Those who support the amendment in the name of my hon. Friend the Member for Cunninghame, South (Mr. Donohoe) may wish to bear in mind the commitment given by my right hon. Friend the Leader of the House regarding whipped business on a Thursday. I hope that they will bear in mind also that delaying votes by deferred Division on major businesscurrently, deferred Divisions are used in respect of secondary businesswould have a significant impact on the timing of business in the other place. My right hon. Friend and I are also concerned about that.
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Furthermore, the House should bear in mind another point raised in the debatethat delaying votes would mean that we would not be able to reach a conclusion on a Thursday night. I also urge the House to reject the amendments tabled by the hon. Member for South Staffordshire (Sir Patrick Cormack), as they would undermine the objective of the Modernisation Committee's central recommendation that Thursday should be restored to a full sitting day.
This has been an excellent debate. Unfortunately, we have been unable to reach the consensus that we set out to reach, but we have certainly narrowed the area of disagreement. Greater consensus exists now than existed during the debate in October 2002, which has been to the benefit of the whole House. I urge Members to join the Leader of the House in voting against the amendments and for the main motion as it stands, and for the motions on connecting Parliament with the public and the car mileage allowance. We must now come to a firm decision, so that Members and staff can plan with certainty for the Parliament ahead.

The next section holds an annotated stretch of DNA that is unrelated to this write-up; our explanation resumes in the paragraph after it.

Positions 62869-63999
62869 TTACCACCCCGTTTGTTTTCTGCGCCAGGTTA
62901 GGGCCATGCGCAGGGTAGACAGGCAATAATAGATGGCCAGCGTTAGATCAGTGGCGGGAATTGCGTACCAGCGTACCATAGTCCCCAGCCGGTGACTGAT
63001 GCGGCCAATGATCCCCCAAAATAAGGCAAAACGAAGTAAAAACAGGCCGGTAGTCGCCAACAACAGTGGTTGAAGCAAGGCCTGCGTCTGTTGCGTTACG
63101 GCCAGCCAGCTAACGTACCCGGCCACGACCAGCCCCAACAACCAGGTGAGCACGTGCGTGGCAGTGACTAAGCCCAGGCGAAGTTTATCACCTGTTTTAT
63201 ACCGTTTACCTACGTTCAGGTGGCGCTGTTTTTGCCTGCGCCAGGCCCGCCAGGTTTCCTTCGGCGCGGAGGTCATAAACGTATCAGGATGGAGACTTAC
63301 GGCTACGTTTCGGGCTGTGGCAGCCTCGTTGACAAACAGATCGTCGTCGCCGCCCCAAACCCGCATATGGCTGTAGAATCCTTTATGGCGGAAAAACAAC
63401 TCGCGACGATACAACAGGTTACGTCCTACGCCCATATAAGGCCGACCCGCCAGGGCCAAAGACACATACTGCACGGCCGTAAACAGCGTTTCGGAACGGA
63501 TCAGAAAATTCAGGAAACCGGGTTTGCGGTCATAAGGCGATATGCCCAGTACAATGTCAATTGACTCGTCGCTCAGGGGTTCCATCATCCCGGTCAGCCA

Mr. Deputy Speaker: Order. I remind the House that, if an amendment is agreed to the motion on sitting hours, the Question will immediately thereafter be put on any consequential amendments. When the amendments have been disposed of, the Question will be put on the main Question on sitting hours, amended or not, as the case may be. The Questions will then be put forthwith on the motions on connecting Parliament with the public and on the car mileage allowance. The first amendment relates to the time of Tuesday sittings.